Finally, a comment about the public health victories in Australia. Like in Canada, doctors here have had a major influence on smoking rates and seatbelt use - but before even coming to Australia, I had heard that the doctors here have had incredible success with the "slip, slap, slop" campaign - to get Australians to be "sun-wise" and significantly decrease their risk of sun-associated skin cancers by covering up with sunscreen and long-sleeved clothing. Based on their efforts, wearing hats and long-sleeved clothing to outdoor events has become a way of life in Australia.

What's the same?

Indeed, those differences aren't really that major, and I'll go so far as to admit that the thing that stunned me the most was that there are actually many, many similarities between medicine here and how I've seen it done in Canada.

Many of the things I heard the doctor mention - drug names, medical conditions, and investigations for medical conditions (such as a glucose tolerance test, nuclear studies, ultrasounds, biopsies, lab tests) - had the exact same name and terminology we use in Canada, much to my surprise. Even those rashes I had recently learned about in our Dermatology unit showed up, and are called the exact same things they are in Canada. I suppose I had the idea in my head that everything would all be called different things here.

Not only that, but a couple came in to talk about their plans to get pregnant - every single thing the doctor mentioned in the prenatal counselling, right down to the numbers ("you have a 20% chance of getting pregnant each month" and "if you don't get pregnant within 12 months, that's when we'll start looking into the reason for that") and advice ("take a folic acid supplement" and "don't drink any alcohol now that you are planning to become pregnant!!!!") were identical to what I had just learned in my reproduction block.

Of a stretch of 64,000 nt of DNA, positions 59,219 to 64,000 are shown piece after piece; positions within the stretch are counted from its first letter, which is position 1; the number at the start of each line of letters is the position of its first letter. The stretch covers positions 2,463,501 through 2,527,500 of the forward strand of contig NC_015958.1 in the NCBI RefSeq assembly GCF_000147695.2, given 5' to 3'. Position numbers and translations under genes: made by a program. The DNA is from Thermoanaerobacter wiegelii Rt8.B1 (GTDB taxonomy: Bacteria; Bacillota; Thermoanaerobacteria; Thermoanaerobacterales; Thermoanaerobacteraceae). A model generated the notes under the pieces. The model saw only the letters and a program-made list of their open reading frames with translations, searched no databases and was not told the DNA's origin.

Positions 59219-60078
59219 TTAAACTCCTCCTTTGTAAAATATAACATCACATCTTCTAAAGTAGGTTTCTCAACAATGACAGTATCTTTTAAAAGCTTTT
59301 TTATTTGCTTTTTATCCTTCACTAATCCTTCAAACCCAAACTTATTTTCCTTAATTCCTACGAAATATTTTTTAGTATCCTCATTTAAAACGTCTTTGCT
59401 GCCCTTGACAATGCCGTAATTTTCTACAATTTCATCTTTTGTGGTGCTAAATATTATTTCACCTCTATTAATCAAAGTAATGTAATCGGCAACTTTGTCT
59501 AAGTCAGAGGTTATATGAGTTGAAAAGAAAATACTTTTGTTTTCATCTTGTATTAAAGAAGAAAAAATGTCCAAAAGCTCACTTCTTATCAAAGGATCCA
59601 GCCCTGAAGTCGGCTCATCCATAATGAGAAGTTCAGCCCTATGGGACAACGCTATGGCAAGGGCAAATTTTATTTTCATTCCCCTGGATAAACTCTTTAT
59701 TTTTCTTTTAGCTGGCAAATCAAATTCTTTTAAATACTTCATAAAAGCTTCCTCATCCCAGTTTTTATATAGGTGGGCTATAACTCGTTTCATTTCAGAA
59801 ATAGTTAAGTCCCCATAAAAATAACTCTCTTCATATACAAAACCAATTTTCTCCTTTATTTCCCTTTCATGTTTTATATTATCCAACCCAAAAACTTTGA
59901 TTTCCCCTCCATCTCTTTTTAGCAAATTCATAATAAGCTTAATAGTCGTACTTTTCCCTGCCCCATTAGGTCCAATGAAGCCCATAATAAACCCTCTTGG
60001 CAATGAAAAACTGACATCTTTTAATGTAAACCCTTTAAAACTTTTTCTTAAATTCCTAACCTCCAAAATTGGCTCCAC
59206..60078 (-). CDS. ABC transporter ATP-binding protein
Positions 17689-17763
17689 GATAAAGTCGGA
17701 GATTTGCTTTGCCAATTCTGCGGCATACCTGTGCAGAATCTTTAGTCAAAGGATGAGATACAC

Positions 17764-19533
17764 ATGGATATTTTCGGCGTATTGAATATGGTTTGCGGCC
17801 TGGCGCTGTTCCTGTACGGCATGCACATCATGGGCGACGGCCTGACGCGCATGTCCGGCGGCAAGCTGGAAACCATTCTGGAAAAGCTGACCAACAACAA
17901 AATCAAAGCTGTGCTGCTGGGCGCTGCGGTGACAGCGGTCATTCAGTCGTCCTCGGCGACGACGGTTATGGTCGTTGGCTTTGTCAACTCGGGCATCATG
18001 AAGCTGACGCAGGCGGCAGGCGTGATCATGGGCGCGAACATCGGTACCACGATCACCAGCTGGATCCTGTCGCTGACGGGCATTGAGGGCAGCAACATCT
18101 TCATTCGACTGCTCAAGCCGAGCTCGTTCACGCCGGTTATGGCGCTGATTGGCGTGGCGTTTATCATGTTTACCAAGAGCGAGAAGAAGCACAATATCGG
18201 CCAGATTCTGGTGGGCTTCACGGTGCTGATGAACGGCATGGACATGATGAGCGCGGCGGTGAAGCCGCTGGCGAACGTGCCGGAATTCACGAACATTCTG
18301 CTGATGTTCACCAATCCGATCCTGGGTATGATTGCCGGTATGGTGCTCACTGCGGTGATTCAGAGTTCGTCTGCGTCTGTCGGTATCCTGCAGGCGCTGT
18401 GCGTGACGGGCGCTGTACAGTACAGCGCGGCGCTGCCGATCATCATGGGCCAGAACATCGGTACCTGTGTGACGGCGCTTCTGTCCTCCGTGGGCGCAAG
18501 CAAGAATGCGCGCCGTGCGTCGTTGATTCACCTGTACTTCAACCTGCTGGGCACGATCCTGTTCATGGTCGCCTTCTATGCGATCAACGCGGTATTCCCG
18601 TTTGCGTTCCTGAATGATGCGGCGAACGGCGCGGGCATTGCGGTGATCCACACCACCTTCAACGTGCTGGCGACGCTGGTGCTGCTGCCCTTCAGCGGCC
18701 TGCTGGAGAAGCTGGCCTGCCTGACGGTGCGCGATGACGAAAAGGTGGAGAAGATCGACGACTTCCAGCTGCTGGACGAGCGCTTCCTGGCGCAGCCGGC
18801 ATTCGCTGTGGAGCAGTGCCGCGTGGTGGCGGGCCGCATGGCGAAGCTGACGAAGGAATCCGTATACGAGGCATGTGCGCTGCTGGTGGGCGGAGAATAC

I'll admit that the rumours I've heard about how hard it is for Australian doctors, and international doctors in general, to come to Canada had always given me the idea that the doctors here are perhaps less competent than those in Canada, or that maybe Canada is keeping them out for the protection of our own people. However, having seen these docs in action first hand, this misconception of mine has been pretty much wiped out. From what I saw of the docs here, they're just as competent as any doctor I've worked with in Canada...if not more so than some.

All of the doctors in the office seemed very enthusiastic to have students, and took the time to try and teach me. It was also really interesting to go to class with my friend and meet many other Australian medical students, see that they are learning exactly the same things I am learning in class in Canada, and share perspectives with some more of the Canadians in his class who are all studying here for different reasons.

Many thanks to my friend's GP (and all the docs in the office) who were more than willing to make this unique experience a possibility for me.

One last random thing...

If you want just a normal, regular coffee in Australia, ask for "filtered coffee" - it's not the same as "percolated coffee" (ask for that and you'll get an espresso). That should save you the argument with the barista... which, based on my experience, ends up with them thinking you're crazy, you thinking they're crazy, and you settling for a "tall black" (their name for an Americano). Just a tip.